'Words matter': Bloomberg says Trump rhetoric can encourage violence

Colin Campbell
Managing Editor

Former New York City Mayor Michael Bloomberg says he hopes President Trump understands that a careless leader’s word choice risks encouraging racism and even violence.

“Words matter,” Bloomberg, a leading advocate of gun control, said in a CBS “Face the Nation” interview airing Sunday.

He was responding to a question from anchor Margaret Brennan, who asked about Democratic presidential candidates’ tying Trump’s rhetoric to last weekend’s mass shooting in an El Paso, Texas, Walmart. The gunman told police he was targeting Mexicans.

“When I was mayor of the largest city in America for 12 years, my words mattered. Papers every day repeated what I said and tried to put it in context, and tried to ascribe motives to everything I said. The public reads, watches, listens to that. And that changes their behavior,” Bloomberg said.

“People look to their leadership for guidance. And to say that it doesn’t have an effect is wrong. So what the president says is very important. And if he supports, or says nice things about, racists, it encourages racism. If he goes and says nice things about white supremacists, he encourages that kind of violence.”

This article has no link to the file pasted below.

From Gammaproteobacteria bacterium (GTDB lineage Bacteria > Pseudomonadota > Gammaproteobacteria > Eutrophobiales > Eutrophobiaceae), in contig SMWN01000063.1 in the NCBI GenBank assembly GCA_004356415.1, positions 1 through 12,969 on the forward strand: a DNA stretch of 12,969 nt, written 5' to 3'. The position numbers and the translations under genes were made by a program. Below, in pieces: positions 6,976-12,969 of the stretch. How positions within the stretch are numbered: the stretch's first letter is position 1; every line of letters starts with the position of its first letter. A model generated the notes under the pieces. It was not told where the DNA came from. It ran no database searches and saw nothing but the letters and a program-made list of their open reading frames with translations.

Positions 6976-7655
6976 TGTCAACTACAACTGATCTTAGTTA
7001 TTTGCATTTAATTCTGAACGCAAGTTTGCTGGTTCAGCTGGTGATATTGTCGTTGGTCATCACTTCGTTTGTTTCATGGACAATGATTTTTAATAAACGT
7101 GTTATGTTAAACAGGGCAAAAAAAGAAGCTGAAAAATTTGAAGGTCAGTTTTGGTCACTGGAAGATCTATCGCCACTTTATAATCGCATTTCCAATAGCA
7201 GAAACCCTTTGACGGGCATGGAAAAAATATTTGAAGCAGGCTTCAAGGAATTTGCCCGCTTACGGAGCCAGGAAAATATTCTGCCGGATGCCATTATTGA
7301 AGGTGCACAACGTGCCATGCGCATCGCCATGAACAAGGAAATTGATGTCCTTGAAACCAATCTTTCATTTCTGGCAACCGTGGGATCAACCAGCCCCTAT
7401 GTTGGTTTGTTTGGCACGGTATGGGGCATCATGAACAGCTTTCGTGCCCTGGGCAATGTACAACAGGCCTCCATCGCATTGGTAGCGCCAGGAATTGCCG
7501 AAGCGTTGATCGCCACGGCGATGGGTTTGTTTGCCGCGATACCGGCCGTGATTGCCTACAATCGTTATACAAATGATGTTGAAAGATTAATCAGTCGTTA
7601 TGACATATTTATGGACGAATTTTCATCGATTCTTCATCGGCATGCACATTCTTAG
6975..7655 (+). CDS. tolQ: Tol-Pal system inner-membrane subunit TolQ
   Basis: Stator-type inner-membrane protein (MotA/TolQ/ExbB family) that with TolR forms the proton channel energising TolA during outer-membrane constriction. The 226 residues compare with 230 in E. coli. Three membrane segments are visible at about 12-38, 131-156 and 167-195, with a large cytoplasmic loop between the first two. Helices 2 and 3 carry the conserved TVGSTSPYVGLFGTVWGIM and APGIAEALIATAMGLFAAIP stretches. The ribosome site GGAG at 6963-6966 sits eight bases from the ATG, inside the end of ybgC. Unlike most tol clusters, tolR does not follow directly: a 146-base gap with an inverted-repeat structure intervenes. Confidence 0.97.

Trump has repeatedly used violent rhetoric when discussing immigration and the border, some of which was echoed by the “manifesto” that investigators believe was written by the suspected El Paso shooter. The president has repeatedly described caravans of Central American migrants seeking asylum as an “invasion.” In an infamous incident, Trump also praised “very fine people, on both sides” of a deadly 2017 clash between white supremacists and protesters in Charlottesville, Va.

“I hope he understands this: He cannot go and shoot off his mouth and say anything,” said Bloomberg.

In the CBS interview, Bloomberg also weighed in on the 2020 presidential race.

The billionaire former mayor first ran New York City as a Republican and then as an independent, but he eyed the 2020 contest himself as a potential Democratic candidate. Reportedly, former Vice President Joe Biden’s candidacy, which occupies the more moderate lane in which Bloomberg intended to run, was one of the factors that kept him on the presidential sidelines.

He praised Biden’s “great experience,” saying the former vice president is a “great American who’s worked very hard for the country.” But he noted that one could say “exactly the same thing” about many of the other candidates.

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